Choosing the Right Logistics Provider: Asset- or Non-Asset-Based?
When Walmart announced it was increasing the threshold for supplier on-time deliveries from 75 percent to 85 percent, it essentially put suppliers on notice that avoiding empty shelves and dissatisfied customers were the retailer’s top priorities. As reported by The Wall Street Journal, large suppliers that miss their on-time performance target will be fined 3 percent of the cost of the delayed goods. Smaller suppliers will be penalized for shipments that arrive late more than 50 percent of the time, up from 33 percent.
“This is not a ‘Hey, let’s see how unreasonable we can be,’” Walmart Chief Merchandising Officer Steve Bratspies said in announcing the new policy. “We need the product that the customer wants when they want it.”
Walmart’s action is reflective of consumer-driven demands being placed on retailers with regard to on-time deliveries, availability of inventory, and convenient purchasing options. In short, today’s consumers are very much in the driver’s seat when it comes to directing retail experiences and will vote with their feet – or their mouse or thumbs – if a retailer does not meet expectations.
The stakes are only going to get higher, with expectations increasing for faster and more creative delivery options. Amazon is currently testing deliveries to customers’ locked homes and car trunks, while research by Zebra Technologies predicts half of all online orders will be delivered within two hours by 2028.
Retailers unable to compete will get left behind, as consumers turn to competitors that have successfully upgraded their logistics strategies to meet changing expectations. For many, this has meant a fundamental top-to-bottom review of existing supply chain processes and asking tough questions about their existing modus operandi.
As a result, retailers are evaluating tried-and-true logistics processes and questioning if there aren’t more efficient options. A retailer that has depended on a transportation provider’s fleet of trucks and network of distribution centers, for example, might be surprised to learn that other options are available through a third-party logistics provider (3PL) that does not maintain its own fleet but instead relies on access to a network of carriers.
Whether to choose an asset-based or non-asset-based provider depends on a business’s unique needs. There is no right or wrong answer. But, since technology has enabled so many innovative logistics solutions, every retailer needs to do its due diligence and ensure its logistics provider is taking advantage of current options.
The following discussion will help inform retailers about those options, specifically with regard to capabilities of non-asset-based and asset-based providers. Many businesses have no idea of the changes that have taken place within the logistics industry, so the following information should help either validate a retailer’s existing logistics choice or ring the alarm that a better solution might be available.
Before delving into the characteristics of asset-and non-asset-based 3PLs, it’s helpful to understand what exactly is meant by a 3PL. A good place to look for a definition is the Council of Supply Chain Management Professionals Glossary of Supply Chain Terms, which is considered the unofficial “bible” of supply chain terms. But according to Professor Kate Vitasek of the University of Tennessee’s Center for Executive Education and the official “keeper” of the glossary, the current 3PL definition needs a bit of explanation.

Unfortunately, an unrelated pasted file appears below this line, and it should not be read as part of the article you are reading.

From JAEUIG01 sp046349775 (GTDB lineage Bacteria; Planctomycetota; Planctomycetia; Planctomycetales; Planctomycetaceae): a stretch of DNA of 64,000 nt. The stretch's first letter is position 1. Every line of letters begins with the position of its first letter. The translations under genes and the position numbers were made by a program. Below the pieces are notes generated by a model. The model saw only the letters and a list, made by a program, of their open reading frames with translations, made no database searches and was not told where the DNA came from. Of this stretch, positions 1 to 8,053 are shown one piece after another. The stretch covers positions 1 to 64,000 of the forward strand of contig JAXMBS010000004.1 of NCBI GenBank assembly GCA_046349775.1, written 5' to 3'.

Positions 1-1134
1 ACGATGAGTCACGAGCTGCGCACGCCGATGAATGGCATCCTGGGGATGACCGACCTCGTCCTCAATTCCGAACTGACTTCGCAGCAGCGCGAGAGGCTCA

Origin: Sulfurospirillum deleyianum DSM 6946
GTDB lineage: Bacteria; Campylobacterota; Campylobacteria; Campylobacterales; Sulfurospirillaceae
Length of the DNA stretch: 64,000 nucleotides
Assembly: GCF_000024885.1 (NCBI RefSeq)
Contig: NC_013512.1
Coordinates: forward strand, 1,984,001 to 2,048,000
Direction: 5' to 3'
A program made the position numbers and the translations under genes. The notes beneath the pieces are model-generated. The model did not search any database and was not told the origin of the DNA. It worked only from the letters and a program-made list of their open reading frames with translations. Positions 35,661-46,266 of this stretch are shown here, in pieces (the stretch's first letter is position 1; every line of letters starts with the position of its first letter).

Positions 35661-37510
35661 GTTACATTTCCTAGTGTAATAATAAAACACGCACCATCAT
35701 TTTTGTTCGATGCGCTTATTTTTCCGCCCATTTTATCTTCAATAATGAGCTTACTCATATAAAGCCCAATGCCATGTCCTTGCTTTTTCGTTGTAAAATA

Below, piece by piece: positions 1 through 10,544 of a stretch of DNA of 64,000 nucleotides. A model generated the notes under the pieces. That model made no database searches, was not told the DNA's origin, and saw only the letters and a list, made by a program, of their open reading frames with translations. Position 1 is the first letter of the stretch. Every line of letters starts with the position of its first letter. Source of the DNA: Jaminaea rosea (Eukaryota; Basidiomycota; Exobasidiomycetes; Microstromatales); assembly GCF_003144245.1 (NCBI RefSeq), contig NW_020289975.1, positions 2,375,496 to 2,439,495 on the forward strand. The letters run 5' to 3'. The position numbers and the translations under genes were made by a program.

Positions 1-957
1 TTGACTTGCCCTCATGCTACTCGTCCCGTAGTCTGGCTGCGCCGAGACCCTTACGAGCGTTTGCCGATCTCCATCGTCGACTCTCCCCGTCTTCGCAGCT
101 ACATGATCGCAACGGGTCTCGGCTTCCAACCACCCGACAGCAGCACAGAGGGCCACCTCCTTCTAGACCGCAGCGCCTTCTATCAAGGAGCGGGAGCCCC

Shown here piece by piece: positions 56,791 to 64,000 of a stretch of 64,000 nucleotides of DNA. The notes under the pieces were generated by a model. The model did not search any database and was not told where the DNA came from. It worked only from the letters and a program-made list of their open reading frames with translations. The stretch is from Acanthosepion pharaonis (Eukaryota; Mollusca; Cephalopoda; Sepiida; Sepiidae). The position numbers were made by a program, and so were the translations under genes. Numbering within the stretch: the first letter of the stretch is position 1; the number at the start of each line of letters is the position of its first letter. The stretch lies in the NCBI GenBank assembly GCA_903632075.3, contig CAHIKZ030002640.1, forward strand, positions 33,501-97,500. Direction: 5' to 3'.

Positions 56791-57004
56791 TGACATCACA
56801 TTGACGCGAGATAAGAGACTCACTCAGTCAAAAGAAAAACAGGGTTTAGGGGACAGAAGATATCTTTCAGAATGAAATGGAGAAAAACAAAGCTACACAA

According to Professor Vitasek, the official CSCMP definition has traditionally been: “A firm which provides multiple logistics services for use by customers. Preferably, these services are integrated or ‘bundled’ together by the provider. These firms facilitate the movement of parts and materials from suppliers to manufacturers, and finished products from manufacturers to distributors and retailers. Among the services which they provide are transportation, warehousing, cross-docking, inventory management, packaging, and freight forwarding.”
What Is a 3PL?
However, the U.S. Congress intervened in 2008 and included a revised 3PL definition as part of an update to the Consumer Product Safety Act. The new legal definition defines a 3PL as: “a person who solely receives, holds, or otherwise transports a consumer product in the ordinary course of business but who does not take title to the product.”
Although CSCMP still includes its own definition in its industry-standard glossary, Professor Vitasek acknowledges the significance of a legal term having been enacted by the U.S. Congress and signed by the President of the United States. “To say that something related to good old logistics is getting on the president’s desk is pretty powerful,” she noted.
Within the confines of the “official” definition, 3PLs perform a wide variety of logistics-related services based on a shipper’s precise needs. A manufacturer of component parts, for example, might require kiting services and an expedited delivery solution, whereas an eCommerce retailer might need help with inventory management and fulfillment.
Wide Range of Services
This broad scope of service is a key reason businesses outsource to a third party. In 2017 research by supply chain consultants Armstrong & Associates found 90 percent of Fortune 500 companies operating within the United States outsourced to at least one 3PL. This finding marked a near doubling from 2001, when 46 percent indicated use of a 3PL.
And what services are 3PLs performing? The “2017 Third-Party Logistics Study,” sponsored by Capgemini Consulting, found shippers relied on 3PLs for a diverse range of functions, including:
- Domestic transportation – 85 percent
- Warehousing – 66 percent
- International transportation – 60 percent
- Freight forwarding – 44 percent
- Customs brokerage – 42 percent
- Transportation management and planning – 36 percent
- Cross-docking – 34 percent